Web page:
Low secure service for Scottish women
The Ayr Clinic
Clinical Forum: Women in Forensic Mental Health Setting
07.02.2014
Pradeep Pasupuleti, Laura Stevenson and Emma Hargreaves
Partnerships in care
Today’s talk
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Introduction
Service at the Ayr Clinic
Our Experience
Future plans
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The Ayr Clinic, Partnerships in Care
The Ayr Clinic
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2008
34 beds
2 admission wards and 1 rehab ward
Low secure service
The Ayr Clinic, Partnerships in Care
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The Ayr Clinic, Partnerships in Care
Female service
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Admission ward and mixed-sex rehab ward
MDT model
2008-2013
Total admissions - 95
Total female admissions- 27
Discharges- 14
Longest admission- 4 years 7 months
Shortest- 1 month
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The Ayr Clinic, Partnerships in Care
Arran ward
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The Ayr Clinic, Partnerships in Care
Patient profile
• Story of Miss S- 25 years old, inpatient since the age of 15,
transferred from IPCU, prolific self harmer specifically inserter,
vague psychotic symptoms
• Story of Miss A- 21 years old, in care since the age of 9, prison
transfer, serious offender, violence as primary defense, self
harm behaviour, psychotic episode
• Story of Ms M- 46 year old, schizophrenia, violence towards
family members, transfer from a local open ward, unsuccessful
community rehabilitation
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The Ayr Clinic, Partnerships in Care
Challenges- Patient related
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Patient mix
Hybrid nature of needs
Complex personality disorder, Dual diagnosis, primary MI
Extreme levels of self harm
Problems in forming and maintaining relations
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The Ayr Clinic, Partnerships in Care
Challenges- security related
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Forensic v low secure
Paradoxical effect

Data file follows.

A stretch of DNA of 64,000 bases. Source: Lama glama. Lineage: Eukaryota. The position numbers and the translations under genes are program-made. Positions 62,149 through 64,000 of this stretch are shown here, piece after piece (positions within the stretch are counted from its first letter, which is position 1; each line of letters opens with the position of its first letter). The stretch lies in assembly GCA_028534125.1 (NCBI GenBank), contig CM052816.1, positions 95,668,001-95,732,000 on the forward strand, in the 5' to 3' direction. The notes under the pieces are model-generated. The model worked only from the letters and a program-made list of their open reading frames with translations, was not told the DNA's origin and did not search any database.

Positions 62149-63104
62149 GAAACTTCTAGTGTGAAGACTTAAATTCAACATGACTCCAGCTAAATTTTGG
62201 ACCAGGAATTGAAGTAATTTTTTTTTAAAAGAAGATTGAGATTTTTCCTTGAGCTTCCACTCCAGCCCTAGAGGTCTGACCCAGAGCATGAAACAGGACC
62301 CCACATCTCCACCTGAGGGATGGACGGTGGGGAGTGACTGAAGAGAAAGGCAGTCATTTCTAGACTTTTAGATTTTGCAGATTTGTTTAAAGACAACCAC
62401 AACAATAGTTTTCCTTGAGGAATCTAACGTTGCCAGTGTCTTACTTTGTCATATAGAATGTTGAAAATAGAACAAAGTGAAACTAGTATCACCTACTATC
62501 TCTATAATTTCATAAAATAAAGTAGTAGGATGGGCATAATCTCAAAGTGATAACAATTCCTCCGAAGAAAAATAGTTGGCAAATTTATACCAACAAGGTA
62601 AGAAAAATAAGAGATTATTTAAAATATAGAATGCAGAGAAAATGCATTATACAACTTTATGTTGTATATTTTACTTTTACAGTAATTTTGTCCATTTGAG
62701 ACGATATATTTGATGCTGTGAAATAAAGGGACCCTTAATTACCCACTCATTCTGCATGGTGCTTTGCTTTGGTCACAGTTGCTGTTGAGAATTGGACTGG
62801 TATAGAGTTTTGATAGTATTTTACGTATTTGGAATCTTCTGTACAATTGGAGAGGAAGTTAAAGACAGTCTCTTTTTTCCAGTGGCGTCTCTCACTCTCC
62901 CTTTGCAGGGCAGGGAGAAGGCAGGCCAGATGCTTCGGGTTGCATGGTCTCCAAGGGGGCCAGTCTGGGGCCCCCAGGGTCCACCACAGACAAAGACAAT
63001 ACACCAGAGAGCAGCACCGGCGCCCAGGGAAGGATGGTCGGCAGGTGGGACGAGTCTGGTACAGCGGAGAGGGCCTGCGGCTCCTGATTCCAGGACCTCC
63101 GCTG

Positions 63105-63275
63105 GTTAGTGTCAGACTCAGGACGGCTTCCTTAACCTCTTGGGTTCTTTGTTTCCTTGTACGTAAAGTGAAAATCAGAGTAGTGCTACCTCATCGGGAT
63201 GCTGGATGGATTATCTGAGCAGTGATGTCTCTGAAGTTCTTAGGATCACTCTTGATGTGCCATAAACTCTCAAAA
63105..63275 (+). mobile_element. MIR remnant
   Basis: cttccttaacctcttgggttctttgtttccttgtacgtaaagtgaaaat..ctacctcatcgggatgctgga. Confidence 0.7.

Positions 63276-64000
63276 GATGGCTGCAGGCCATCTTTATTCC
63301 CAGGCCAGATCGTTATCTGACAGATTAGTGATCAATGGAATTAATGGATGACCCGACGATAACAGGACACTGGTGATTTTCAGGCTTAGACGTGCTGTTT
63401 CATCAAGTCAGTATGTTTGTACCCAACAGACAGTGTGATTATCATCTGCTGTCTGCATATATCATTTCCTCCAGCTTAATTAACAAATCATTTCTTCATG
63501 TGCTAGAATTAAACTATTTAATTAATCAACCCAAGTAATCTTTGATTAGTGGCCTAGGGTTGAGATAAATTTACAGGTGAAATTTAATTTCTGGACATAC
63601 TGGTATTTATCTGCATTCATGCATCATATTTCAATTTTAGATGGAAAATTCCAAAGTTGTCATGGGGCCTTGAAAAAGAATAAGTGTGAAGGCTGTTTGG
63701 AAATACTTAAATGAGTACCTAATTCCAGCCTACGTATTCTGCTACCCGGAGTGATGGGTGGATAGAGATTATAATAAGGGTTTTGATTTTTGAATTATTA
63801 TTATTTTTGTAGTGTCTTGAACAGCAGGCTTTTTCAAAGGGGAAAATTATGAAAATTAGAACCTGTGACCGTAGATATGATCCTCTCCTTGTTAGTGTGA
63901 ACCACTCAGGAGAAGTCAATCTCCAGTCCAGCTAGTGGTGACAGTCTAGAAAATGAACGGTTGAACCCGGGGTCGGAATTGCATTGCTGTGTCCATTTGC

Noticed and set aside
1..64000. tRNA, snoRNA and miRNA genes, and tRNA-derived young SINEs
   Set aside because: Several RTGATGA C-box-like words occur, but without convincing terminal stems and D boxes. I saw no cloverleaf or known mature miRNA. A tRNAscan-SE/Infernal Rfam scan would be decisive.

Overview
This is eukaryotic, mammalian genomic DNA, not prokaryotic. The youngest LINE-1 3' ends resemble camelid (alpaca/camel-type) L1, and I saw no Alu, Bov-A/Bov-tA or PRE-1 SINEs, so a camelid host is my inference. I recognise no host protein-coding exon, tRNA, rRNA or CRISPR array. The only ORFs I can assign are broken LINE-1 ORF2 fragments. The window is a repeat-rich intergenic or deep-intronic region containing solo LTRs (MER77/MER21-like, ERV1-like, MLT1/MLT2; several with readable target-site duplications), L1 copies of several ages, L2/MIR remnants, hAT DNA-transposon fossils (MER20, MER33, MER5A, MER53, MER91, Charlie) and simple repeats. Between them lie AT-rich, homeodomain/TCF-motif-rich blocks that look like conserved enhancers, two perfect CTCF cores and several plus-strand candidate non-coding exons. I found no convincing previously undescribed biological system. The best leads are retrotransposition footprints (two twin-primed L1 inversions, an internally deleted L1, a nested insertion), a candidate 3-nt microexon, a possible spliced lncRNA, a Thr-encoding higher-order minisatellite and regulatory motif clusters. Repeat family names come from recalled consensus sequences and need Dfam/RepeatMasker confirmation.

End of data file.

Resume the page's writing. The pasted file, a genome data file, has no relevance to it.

Enhanced relational security
Physical security
Risk management v recovery
A missing step into community
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The Ayr Clinic, Partnerships in Care
Challenges- Staff related
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Recruitment
Staffing
Confidence and morale
Higher observations v Therapeutic relationships
Training
Sickness
Supervision
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The Ayr Clinic, Partnerships in Care
One size doesn’t fit all!
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Patient-involved v Patient-centered model
Physical environment
Tailored procedural security
Zonal and modified zonal observations
Well supported relational security – fora, RP, supervision,
training
• Ward programme
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The Ayr Clinic, Partnerships in Care
An average day on Arran
A semi-structured model
• Morning briefing meeting
• Rehabilitation v Recreation, striking a right balance
• Low intensity/and open skills-based groups v Higher intensity
groups and 1:1 work
• Mindfulness, Relaxation, Social skills/communication group,
Managing Emotions
• DBT skills group and 1 to 1, Anger Management, Anxiety
Management, Coping with mental illness, D&A programmes
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The Ayr Clinic, Partnerships in Care
Ward Bingo!
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The Ayr Clinic, Partnerships in Care
Feedback
• Improved ward dynamics
• ‘experience of safety’ by patients using EssenCES
questionnaire (Essen Climate Evaluation Schema)
• Improved attendance at patient fora
• Reduction in the number of incidents
• Reduction in observations
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The Ayr Clinic, Partnerships in Care
Pre Christmas celebrations
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Relationships group
Underlying patient conflicts / dynamics
Unrecognised ward tensions & incidents
Explicit discussion in an informal group setting
Enables clarification and experience of more functional relating
Enables nursing staff involvement & experience of working
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The Ayr Clinic, Partnerships in Care
Future
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Sustainability factor
Co-production models
My shared pathway
My risk management
Vocational education and training
Real work opportunities
Strong focus on physical health
Development of broad based Mentalisation Model
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The Ayr Clinic, Partnerships in Care
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